In the American comedy drama Breaking Bad impoverished school chemistry teacher, Walter White, is diagnosed with terminal lung cancer, discovers his wife is newly pregnant and is increasingly estranged from his teenage son, Walt Junior, who now prefers to be called Flynn. Walter knows meager family savings will not cover treatment costs. But, a chance meeting with a former student turned crystal meth dealer, Jesse Pinkman, leads to Walt’s previously unrewarded chemical skills turning out highly profitable high quality crystal meth.
Breaking Bad is fascinating fiction, but criminal chemists do exist and are increasingly trawling the scientific literature for inspiration and legal workarounds. There are countless “legal highs” on the black-market exploiting loopholes in the law that is slow to respond to new compounds hitting the streets. Miaow miaow (mephedrone), a synthetic derivative of the active component in the east African khat plant, for instance, was sold surreptitiously as plant food. It was ultimately banned but other entirely synthetic compounds labeled as “legal highs” are emerging all the time, causing the usual tabloid hysteria and political knee jerking.
There are many cultural and social issues that date back millennia that have led many people to equate chemistry with happiness. However, the current fashion for legal, herbal highs has many scientists worried. In a recent issue of the journal Nature (Nature 469, 7 (2011) DOI: 10.1038/469007a), David Nichols, a professor of pharmacology at Purdue University in West Lafayette, Indiana, described how his research into psychedelic compounds has been abused, sometimes with fatal consequences. Nichols investigates these compounds as part of research into Parkinson’s and other diseases, but criminal chemists in Europe have been taking inspiration from his findings.
Back in the 1980s, Nichols was working on a little known compound called 3,4-methylenedioxymethamphetamine, or MDMA, which goes by the non-chemical name of ecstasy. At the time, few people knew of this compound’s effects on the brain and fewer still had ever used it as a drug of abuse. Nichols had hoped that MDMA might be useful in psychotherapy. By the 1990s, when Ecstasy was well known and well used, Nichols team were working on 4-methylthioamphetamine, or MTA, which apparently had antidepressant activity through its powerful ability to release serotonin in the brain. Unknown to Nichols, word had reached the criminal chemists and illicit MTA tablets became the street drug known as “Flatliners”. The lethal hyperthermia and organ failure caused by this substance precluded it from further pharmacological development, but did lead to several reported deaths among abusers.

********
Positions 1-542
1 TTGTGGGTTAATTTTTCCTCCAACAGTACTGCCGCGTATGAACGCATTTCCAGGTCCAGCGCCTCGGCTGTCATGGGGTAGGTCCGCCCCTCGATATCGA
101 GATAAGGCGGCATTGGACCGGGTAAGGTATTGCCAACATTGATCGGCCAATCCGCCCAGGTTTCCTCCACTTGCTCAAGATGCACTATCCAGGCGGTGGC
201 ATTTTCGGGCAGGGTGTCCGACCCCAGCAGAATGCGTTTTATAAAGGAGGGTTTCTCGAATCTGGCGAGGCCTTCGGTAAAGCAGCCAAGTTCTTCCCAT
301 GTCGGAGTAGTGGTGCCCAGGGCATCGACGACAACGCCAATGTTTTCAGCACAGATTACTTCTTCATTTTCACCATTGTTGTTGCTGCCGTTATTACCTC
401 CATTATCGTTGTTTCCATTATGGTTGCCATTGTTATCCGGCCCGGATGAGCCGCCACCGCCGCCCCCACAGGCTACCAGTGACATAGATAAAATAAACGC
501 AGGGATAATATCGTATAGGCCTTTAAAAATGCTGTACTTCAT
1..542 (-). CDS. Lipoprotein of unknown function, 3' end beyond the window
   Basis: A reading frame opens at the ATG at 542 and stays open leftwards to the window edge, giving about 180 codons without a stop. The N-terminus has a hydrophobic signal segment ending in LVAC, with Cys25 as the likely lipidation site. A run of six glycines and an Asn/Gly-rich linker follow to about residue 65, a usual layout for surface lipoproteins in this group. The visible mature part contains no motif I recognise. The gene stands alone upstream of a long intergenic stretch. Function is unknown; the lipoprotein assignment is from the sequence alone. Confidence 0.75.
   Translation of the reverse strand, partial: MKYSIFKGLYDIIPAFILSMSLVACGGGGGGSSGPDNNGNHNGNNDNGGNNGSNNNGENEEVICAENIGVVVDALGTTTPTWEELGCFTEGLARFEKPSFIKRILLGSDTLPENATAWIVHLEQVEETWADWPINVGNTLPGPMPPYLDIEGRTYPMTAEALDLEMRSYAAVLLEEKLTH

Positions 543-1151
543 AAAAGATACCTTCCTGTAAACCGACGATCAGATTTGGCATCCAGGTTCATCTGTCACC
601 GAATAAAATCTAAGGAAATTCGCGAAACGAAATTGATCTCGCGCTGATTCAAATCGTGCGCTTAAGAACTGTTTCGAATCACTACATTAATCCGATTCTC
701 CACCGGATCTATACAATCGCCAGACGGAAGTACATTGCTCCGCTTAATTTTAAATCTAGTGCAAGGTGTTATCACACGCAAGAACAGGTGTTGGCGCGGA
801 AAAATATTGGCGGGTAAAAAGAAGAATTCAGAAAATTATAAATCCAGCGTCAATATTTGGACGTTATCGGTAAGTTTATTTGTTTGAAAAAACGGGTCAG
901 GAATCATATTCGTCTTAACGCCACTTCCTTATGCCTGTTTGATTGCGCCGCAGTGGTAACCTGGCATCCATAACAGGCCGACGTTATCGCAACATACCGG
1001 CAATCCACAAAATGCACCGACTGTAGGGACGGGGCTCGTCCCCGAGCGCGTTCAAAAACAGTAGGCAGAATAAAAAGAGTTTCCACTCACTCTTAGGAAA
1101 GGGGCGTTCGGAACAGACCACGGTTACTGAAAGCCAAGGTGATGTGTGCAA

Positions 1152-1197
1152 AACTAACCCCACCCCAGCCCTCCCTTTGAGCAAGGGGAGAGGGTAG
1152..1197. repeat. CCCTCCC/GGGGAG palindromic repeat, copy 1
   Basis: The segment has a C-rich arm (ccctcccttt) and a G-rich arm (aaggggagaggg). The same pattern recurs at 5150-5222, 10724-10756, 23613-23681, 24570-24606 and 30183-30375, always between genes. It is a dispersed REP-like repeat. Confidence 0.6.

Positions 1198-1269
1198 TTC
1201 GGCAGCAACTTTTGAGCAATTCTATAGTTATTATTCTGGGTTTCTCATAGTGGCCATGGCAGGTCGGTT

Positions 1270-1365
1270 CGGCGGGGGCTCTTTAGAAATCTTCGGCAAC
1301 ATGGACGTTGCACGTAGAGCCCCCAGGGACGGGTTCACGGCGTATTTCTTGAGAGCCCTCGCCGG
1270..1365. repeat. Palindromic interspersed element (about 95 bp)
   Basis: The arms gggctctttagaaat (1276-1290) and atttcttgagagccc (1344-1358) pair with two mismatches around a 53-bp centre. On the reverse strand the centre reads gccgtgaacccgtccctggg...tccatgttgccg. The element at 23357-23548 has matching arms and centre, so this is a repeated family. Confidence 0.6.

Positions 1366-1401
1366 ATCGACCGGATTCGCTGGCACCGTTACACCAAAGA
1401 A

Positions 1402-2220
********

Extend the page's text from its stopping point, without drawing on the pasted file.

If Nichols is inadvertently lending inspiration to criminal chemists, then organic chemist John W. Huffman of Clemson University, South Carolina, is the unwitting creator of herbal high chemistry. Huffman has synthesized more than 450 novel compounds during more than a quarter of a century in science. One of those compounds, known as JWH-018, first constructed in the late 1990s has marijuana-like effects. It, and the relatively simple synthetic schemes used to make it were hijacked by criminal chemicals and the innocuous-sounding JWH-018 became “Spice” when it hit the streets.The chemistry Huffman works on is aimed at understanding the brain’s cannabinoid receptors and the development of novel drugs for treating nausea, glaucoma and appetite problems, without the “high”. JWH-133 hits the cannabinoid receptor, CB2, but does not produce a high. Ironically, he has expressed bemusement at how JWH-018, which was never meant to be smoked, has become so popular as a synthetic cannabis as no one has tested its safety clinically.
Any scientific research in this area will inevitably draw the attention of those seeking illicit access to drugs. Chemists and others might worry that their synthetic schemes are simply opening up routes to yet more drugs of abuse. However, the research is too important for legitimate work to be stifled. Instead, there is a need to raise awareness of the potentially lethal effects of inhaling, ingesting, or imbibing chemicals of unknown toxicity. That said, in a world where people often do equate chemistry with happiness there is little chance that such a campaign would have any significant impact.